November 12th, 2007

Your Turn: Couple Time

A Reader Writes:
I’m writing because I wonder how I can get some alone time with my husband. We have 5 children ages 8,6,4,2, and 11 months. My husband basically starts working (from the home) at 6:00 then leaves for work away from the house at 7:30. He gets home in time for supper at 6:00, and by 9:00 he is pretty much ready for bed. He is a great husband and father. I guess part of the issue is that I hate to put the kids to bed too early, because then they don’t get any time with their dad. Am I making a mistake in doing this?

It’s not a mistake to make sure your kids spend regular time with their dad, but it is a mistake to neglect your marriage in the name of doing so. Time spent alone together is essential to a healthy marriage. You don’t have to sacrifice your kids to do it, but making couple time a priority (especially while your kids are so small) will require some effort on your part.

Here are my rules for couple time:

1. Make it regular. Once a week is a good start. Schedule it ahead of time and make sure the whole family knows what is going on. I think planning at least 2 hours together each week is a good idea. It’s a bit tricky to do with a house full of little ones and a husband who needs to be in bed by 9 pm, but you can do this. Maybe he can stay up later on a weekend night or you could schedule your time together on Saturdays during the daytime?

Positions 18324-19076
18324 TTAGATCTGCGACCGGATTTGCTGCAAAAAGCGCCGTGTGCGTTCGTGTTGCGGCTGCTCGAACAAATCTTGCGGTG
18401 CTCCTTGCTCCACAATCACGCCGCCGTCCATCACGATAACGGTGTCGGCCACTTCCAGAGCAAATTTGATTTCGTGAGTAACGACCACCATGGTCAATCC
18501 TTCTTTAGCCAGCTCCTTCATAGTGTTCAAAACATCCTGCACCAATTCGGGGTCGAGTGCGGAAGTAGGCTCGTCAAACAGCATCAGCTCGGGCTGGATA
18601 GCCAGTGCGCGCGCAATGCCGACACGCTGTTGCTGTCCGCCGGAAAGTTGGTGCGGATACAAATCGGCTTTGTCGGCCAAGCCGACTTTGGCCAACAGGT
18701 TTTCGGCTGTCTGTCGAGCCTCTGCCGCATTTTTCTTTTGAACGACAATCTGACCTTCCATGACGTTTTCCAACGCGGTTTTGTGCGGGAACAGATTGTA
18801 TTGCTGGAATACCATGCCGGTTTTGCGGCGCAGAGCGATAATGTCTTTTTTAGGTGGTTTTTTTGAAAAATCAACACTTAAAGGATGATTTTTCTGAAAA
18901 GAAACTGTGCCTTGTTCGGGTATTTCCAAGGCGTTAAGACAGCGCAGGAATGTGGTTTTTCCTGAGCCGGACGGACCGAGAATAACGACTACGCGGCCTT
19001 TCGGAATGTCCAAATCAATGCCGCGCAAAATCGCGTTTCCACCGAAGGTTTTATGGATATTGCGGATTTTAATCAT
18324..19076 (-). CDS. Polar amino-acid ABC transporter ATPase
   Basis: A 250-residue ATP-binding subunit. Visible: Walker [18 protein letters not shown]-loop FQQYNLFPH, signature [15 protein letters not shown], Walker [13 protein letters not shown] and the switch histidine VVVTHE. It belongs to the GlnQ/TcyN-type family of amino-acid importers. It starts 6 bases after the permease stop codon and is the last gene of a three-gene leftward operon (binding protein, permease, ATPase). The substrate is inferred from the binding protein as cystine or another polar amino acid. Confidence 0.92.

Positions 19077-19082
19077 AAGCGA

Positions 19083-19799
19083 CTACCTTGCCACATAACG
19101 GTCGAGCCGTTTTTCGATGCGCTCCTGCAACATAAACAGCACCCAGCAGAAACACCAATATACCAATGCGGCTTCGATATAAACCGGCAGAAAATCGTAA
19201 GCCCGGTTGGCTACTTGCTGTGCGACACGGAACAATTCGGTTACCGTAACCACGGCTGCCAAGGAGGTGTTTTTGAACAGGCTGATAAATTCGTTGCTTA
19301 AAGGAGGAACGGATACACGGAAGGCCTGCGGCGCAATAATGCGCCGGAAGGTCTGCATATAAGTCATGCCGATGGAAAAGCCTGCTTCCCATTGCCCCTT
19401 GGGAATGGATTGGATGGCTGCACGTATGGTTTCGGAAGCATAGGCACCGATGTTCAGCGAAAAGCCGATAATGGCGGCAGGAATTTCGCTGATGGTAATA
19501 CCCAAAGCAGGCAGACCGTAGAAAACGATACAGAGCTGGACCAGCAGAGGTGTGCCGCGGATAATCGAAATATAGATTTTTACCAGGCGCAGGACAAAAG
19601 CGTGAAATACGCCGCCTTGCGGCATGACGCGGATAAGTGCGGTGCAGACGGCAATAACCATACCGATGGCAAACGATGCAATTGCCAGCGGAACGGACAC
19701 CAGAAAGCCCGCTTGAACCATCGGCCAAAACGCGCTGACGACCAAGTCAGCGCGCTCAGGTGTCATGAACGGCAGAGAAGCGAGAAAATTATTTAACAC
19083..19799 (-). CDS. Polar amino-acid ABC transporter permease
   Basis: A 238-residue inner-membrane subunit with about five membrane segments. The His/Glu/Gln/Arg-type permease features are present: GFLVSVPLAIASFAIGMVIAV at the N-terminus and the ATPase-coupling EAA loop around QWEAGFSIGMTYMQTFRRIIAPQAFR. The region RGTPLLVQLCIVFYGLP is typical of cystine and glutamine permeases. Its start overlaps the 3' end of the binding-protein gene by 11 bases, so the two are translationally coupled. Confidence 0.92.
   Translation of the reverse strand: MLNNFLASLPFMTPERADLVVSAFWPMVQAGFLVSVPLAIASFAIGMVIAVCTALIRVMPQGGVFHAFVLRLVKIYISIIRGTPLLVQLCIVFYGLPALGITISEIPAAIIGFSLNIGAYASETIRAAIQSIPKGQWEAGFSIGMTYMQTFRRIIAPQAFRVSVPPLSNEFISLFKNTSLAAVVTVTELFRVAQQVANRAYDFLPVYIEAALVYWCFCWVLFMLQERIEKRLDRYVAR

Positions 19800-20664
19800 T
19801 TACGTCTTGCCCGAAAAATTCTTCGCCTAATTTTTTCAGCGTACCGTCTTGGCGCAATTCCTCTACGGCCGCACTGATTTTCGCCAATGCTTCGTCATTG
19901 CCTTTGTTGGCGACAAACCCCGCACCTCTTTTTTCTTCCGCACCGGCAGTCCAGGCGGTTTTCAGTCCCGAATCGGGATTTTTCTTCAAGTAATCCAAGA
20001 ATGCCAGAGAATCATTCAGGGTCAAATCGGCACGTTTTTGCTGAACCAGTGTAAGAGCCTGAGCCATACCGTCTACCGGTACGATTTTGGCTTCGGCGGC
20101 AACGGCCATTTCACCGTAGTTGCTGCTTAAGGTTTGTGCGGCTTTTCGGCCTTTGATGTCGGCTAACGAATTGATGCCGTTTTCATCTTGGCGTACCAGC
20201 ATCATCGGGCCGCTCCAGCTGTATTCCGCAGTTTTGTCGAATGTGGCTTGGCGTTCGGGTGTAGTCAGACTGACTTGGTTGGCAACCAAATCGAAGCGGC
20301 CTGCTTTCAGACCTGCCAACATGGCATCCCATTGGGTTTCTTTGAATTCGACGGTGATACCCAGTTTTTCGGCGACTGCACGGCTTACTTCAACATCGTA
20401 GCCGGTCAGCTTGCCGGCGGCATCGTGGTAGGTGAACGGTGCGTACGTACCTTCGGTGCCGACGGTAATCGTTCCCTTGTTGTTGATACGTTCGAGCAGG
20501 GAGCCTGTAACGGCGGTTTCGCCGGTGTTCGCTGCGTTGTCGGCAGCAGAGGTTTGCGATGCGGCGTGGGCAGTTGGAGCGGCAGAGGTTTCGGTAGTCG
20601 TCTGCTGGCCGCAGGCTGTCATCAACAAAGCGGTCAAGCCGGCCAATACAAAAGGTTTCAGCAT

2. Make it simple. Most young couples with growing families need to be careful with their money. If you can afford a babysitter and dinner out, go for it! If you can’t, you’ll need to be a bit creative. Use bedtimes, naptimes, or movies with popcorn to keep the kids occupied. Depending upon the time of day you choose and your personal preferences, you and your husband can share a meal, have coffee, or play a game. Do the kinds of things you used to enjoy when you were dating. Did you read poetry together? Did you discuss politics? Did you watch sports or movies? It doesn’t need to be fancy or wildly romantic. Dan and I sometimes like to get takeout and watch a movie together after the kids are in bed. Some of our most memorable “dates” have been as easy as opening a bottle of wine and playing a game of Scrabble. The point is to connect through shared activity and time spent together.

3. Make it mandatory. There simply is no getting out of couple time. No excuse is acceptable. You do have 2 hours a week to give to your marriage. Period. I don’t want to hear any complaints. Your family life might be busy, but it’s also too important to neglect its foundation — which is your marriage.

I would love to hear how others manage couple time in their marriages.

52 comments to Your Turn: Couple Time

  • My husband & I recreate the "coffee house" dates of our courtship on Saturday afternoons. The kids get to watch movies in the living room during their regular nap time. I use the good Starbuck beans to make a big pot of coffee. Then I set up a big tray with all the trimmings, cream, sugar, and treats, to bring into our bedroom. (I also bring in the baby (five months) to nurse & nap in her Dad’s arms.) We can usually get at least 1 1/2 hours of uninterrupted time to talk about religion, philosophy, good books we’ve read, all the stuff which requires more thought than can usually be shared at a dinner table filled with little ones.